The effort to recover an animal after it’s been hit shows the mark of an ethical hunter.

   Once you’ve hit a deer, work your way to the last place you saw it or made the shot. It’s from that area the search will begin. First, inspect the area for blood. Look for fresh tracks to determine where exactly the shot took place.

    Following tracks will help you in determining whether the deer is running, walking, bleeding or limping. Judging from the distance between the tracks, you should be able to get an estimate how fast the deer is covering ground.

   After the shot, look for blood and try to stay on the trail. By now you should have a good idea how much the deer is bleeding and how badly its wounded.

   Following a blood trail without snow on the ground can be a very trying and tedious task, but close examination will reveal blood.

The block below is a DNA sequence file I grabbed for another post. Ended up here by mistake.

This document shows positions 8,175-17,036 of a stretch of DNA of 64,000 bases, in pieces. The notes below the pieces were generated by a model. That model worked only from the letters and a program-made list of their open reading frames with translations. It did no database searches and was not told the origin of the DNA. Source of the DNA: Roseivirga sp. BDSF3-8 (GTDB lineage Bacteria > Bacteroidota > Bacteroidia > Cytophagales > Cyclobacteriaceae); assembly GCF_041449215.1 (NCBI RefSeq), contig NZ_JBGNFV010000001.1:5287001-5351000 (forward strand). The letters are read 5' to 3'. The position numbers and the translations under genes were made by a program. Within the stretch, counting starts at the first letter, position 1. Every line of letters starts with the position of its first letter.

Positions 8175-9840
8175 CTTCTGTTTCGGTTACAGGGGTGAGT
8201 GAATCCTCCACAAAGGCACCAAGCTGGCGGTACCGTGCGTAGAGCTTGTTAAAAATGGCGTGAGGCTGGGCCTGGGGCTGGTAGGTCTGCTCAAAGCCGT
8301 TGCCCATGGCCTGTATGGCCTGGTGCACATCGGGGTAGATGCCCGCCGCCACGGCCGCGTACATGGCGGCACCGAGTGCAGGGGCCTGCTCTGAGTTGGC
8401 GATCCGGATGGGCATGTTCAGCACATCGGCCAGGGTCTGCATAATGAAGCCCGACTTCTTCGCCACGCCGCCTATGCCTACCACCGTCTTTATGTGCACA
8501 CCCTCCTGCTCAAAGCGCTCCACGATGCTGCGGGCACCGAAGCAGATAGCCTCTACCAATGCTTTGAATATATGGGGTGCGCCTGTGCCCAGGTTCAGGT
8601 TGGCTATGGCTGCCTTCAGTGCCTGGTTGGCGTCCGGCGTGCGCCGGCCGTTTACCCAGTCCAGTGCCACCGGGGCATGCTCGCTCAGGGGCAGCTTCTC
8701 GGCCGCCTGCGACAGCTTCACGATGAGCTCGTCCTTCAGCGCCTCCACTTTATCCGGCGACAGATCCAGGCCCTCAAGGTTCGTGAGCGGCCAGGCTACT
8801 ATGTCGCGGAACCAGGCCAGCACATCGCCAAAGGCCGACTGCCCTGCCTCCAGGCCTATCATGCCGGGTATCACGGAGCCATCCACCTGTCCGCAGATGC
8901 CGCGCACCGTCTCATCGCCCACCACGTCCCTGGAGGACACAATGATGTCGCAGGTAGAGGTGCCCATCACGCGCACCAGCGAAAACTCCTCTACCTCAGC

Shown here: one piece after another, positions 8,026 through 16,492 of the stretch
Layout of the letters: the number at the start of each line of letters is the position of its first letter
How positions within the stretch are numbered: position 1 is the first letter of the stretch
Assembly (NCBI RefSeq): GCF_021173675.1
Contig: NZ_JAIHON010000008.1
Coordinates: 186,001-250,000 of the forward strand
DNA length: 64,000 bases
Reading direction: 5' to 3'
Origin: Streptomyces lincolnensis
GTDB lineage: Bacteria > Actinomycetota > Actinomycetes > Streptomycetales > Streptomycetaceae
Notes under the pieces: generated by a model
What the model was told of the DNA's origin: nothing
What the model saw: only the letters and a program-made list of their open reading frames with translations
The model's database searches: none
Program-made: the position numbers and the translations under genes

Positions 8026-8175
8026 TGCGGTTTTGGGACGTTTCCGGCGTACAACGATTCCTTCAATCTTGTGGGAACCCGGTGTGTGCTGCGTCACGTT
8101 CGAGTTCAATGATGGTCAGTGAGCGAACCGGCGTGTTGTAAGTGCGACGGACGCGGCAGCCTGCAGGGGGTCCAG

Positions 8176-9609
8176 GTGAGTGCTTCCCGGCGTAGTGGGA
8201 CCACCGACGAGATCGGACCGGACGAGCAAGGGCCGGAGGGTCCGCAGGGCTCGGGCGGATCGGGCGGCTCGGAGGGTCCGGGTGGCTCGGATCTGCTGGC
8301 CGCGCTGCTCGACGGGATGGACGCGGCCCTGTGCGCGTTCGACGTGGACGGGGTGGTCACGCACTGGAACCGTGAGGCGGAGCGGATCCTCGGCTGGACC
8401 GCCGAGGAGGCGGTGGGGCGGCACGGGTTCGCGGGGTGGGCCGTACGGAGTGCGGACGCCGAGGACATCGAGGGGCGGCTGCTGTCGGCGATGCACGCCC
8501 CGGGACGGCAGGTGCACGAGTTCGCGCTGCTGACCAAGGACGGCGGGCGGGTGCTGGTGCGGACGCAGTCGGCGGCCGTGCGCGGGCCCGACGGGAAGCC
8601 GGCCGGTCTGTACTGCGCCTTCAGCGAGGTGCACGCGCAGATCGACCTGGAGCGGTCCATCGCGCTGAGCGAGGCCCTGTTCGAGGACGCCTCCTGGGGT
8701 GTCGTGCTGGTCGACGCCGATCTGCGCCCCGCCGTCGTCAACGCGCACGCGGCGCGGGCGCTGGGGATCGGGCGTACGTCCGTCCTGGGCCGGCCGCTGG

Fresh tracks in snow will have a powdery fresh look to them, while older tracks will likely be crusted over.

   When tracking, before you get to far into it, work the area of impact well and do your best to make sure you’re on the right set of tracks before moving forward. If you’ve shot a deer, whether with a bow or gun, and are not able to see or hear the animal crashing to the ground or making noise ahead of you, you’ve got a tracking job on your hands.

   

   Take the Perfect Photo

   The last thing you need is a bad photo of your buck. With a little practice and logical thinking you’ll be ready to take a good photo. In fact, plan on taking lots of photos. Eventually you’ll get that one great shot.

   If you’re alone, which is often the case, you’ll want to use the timer on your camera. Many of us aren’t familiar with this camera feature, so locate it and practice before the hunt.

   Clean and prep the deer for the photo shoot. Clean any blood around the wound and make sure the face is clean. Have the sun at your back, which avoid shadows especially on the face of the animal. Take a look at your background and try to position yourself is such a manner where you can avoid any buildings, fences, roads, etc. Also, when looking through the view finder of your camera, before snapping a photo, make sure the horizon line is actually horizontal and parallel.